Gov. Pat Quinn's campaign released a video Friday featuring a two-minute recap of "billionaire Bruce Rauner's greatest hits" for those who may have been tuning out all of the chatter and controversy surrounding the Illinois governor's race.
The video draws a clear comparison between multi-millionaire Rauner and the average Illinoisan by showcasing the more luxurious aspects of the Republican's life and also highlights some of the more conservative views he holds on issues like same-sex marriage and reproductive choice.
If I want to go anywhere in Chicago, my methods of transportation are very limited. For someone who's blind and has cerebral palsy, taking public transit is beyond difficult.
In order for me to go to the movies, on a date with a gorgeous guy, to interview someone for a journalistic endeavor, or to go to school, I have to pay $6 a day, $180 a month, or $2,190 a year to ride Chicago's Paratransit system. That isn't even a fraction of the costs for PACE to operate the Paratransit system. But why do I care? I'm just a consumer, right?
I'm not just a consumer, I'm a blind journalist in Chicago who's advocating for getting a law passed that would allow autonomous cars to drive on the streets of Illinois, breaking my dependence down to zero, and also saving the state billions of dollars on Paratransit cars. There's a solution to all of my independent transportation problems bundled with a nifty solution for state costs. That solution is what's commonly referred to as the Google car.
While Chicago Mayor Rahm Emanuel was at a pricey downtown breakfast event on homelessness, city housing activists and homeless families protested outside Thursday morning citing the mayor's "failure to support reform of the Chicago Housing Authority."
"Under Mayor Emanuel's watch, the CHA has failed to release 13,500 available housing vouchers, left thousands of public housing units vacant, stopped rebuilding public housing and stockpiled over $432 million in surplus cash at the expense of housing for thousands," said Paul Burns with the Metropolitan Tenants Organization and the Chicago Housing Initiative, which organized today's protest.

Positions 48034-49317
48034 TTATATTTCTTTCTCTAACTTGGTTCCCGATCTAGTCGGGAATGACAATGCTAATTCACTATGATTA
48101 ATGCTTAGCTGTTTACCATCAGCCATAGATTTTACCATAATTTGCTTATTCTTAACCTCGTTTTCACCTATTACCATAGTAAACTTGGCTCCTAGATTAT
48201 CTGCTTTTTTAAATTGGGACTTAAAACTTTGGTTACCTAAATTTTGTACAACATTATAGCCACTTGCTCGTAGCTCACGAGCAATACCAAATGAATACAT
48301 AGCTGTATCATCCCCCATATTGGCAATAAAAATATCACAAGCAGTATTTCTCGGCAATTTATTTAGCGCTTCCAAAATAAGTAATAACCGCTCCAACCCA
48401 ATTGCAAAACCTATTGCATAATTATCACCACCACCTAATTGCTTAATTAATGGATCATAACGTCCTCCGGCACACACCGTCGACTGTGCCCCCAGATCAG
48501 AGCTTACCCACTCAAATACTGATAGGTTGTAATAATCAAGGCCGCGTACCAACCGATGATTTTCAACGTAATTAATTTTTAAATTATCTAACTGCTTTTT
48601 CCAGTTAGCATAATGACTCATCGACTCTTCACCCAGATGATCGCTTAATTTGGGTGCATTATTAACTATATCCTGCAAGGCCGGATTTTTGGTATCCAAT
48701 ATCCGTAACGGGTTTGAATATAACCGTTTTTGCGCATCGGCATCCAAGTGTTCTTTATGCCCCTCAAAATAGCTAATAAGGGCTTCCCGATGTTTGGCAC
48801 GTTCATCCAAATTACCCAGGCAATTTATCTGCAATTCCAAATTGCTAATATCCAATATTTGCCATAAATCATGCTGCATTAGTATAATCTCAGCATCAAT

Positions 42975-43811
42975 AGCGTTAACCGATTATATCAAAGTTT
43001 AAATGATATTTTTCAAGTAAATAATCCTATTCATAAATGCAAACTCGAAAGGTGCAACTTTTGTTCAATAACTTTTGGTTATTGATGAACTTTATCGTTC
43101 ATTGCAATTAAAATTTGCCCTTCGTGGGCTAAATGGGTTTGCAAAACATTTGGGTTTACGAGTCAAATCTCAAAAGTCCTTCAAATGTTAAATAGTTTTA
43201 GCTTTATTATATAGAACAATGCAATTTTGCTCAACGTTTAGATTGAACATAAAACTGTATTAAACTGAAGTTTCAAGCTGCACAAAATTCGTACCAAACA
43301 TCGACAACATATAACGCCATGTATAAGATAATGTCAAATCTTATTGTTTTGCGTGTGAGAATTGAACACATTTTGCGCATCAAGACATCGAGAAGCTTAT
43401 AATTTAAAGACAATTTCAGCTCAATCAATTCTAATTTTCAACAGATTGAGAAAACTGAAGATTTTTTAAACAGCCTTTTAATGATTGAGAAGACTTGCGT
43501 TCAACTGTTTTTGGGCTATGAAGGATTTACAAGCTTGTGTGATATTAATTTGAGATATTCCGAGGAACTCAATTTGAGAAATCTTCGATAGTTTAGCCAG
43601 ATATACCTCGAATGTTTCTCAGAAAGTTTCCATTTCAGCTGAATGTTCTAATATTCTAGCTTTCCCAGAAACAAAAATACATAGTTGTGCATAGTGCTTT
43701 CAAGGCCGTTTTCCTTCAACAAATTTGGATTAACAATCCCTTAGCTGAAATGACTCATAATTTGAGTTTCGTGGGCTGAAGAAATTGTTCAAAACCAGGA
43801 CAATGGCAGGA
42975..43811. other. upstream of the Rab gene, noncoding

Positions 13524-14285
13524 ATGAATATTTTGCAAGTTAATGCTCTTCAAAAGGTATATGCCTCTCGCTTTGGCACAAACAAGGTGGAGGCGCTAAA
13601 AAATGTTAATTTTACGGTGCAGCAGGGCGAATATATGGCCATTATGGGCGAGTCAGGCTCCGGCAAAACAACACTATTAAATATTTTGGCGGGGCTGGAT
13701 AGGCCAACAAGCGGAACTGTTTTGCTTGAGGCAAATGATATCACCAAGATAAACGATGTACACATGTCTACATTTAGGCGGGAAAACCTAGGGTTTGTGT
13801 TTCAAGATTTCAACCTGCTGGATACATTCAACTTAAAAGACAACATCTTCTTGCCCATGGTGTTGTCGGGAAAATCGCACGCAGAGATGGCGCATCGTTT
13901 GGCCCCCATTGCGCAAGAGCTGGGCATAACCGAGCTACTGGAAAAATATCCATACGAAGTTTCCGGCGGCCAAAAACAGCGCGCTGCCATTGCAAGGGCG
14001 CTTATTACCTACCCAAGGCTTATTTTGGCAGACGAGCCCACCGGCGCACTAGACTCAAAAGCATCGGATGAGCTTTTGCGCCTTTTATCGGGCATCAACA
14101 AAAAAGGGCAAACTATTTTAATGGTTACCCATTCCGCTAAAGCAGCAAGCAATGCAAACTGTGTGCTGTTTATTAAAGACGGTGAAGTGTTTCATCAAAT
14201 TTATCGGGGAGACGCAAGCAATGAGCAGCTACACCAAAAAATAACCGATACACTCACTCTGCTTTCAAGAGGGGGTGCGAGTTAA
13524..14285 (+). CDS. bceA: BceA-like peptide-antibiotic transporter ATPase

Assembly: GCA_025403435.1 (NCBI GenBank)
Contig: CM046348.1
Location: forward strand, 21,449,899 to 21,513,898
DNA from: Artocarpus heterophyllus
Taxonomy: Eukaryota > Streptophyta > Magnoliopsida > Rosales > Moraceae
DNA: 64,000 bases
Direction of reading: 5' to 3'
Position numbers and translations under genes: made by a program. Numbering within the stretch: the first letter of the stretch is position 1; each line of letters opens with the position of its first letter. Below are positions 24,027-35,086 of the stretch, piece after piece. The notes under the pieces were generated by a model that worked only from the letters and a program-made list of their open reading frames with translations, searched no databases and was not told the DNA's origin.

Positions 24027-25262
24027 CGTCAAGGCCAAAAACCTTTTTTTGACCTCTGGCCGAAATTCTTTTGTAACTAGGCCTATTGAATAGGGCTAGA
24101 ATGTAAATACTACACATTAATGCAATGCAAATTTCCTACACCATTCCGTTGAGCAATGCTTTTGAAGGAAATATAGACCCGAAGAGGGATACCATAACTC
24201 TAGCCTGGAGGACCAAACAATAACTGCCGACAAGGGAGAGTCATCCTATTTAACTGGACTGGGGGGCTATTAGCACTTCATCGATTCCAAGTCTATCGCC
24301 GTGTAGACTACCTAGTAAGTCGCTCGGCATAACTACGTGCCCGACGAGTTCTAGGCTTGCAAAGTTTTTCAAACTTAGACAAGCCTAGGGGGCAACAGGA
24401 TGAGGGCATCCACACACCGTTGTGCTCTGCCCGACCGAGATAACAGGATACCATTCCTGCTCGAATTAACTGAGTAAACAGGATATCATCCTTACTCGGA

"And yet today, the mayor shows up to a breakfast about ending homelessness," he continued. "This is hypocrisy, and we will not be silent ... The truth is that until the mayor begins talking about reforming the CHA and setting clear standards for the agency, he is not talking about ending homelessness."
Chicago education activists who have been fighting to save Walter H. Dyett High School from closing next year are furious over the prospect of a contract operator taking control of the Bronzeville school.
Members of the Coalition to Revitalize Dyett High School, who for nearly a year have been pushing a plan to turn Dyett into a "global leadership and green technology" open-enrollment high school, took their outrage to City Hall on Wednesday morning, warning that local Ald. Will Burns (4th) and Mayor Rahm Emanuel "will have a major case of civil disobedience on their hands" if their community-driven proposal for the South Side school is not adopted.
"If a white, middle-class community came up with an in-depth, community-based plan for their neighborhood public school, they would get it," said Joy Clendenning, a 4th Ward resident who sits on the local school council at Kenwood Academy High. "We want the Walter H. Dyett Global Leadership and Green Technology Community High School, and we want it now."
Chicago Mayor Rahm Emanuel's proposal to lift the city's hourly minimum wage to $13 would leave out approximately 65,000 low-wage workers who are mostly women and people of color.
That's according to a new Center for Popular Democracy report, which compared the potential impacts of the mayor's $13 minimum wage plan with a competing $15 minimum wage ordinance introduced in late May by a group of aldermen, including members of the council's Progressive Reform Caucus.
The proposed $13 ordinance specifically "shortchanges" domestic and tipped workers, the majority of whom are women of color, according to the report.
The Raise Chicago coalition, which supports the $15 plan, released the report's findings at a City Hall press conference Wednesday morning. More low-wage Chicago workers would be covered by the $15 plan, which would also almost double the economic impact for the city compared to the $13 measure, the report found.
"With the opportunity to nearly double the economic growth of people across the city, our Raise Chicago ordinance would help propel people towards financial stability, help this city and state with tax revenues, and its effects would ripple through every community in Chicago," said Action Now Executive Director Katelyn Johnson, a Raise Chicago leader. "The mayor's proposal does not do enough to address the needs of Chicagoans and, in fact, will keep people living paycheck to paycheck."
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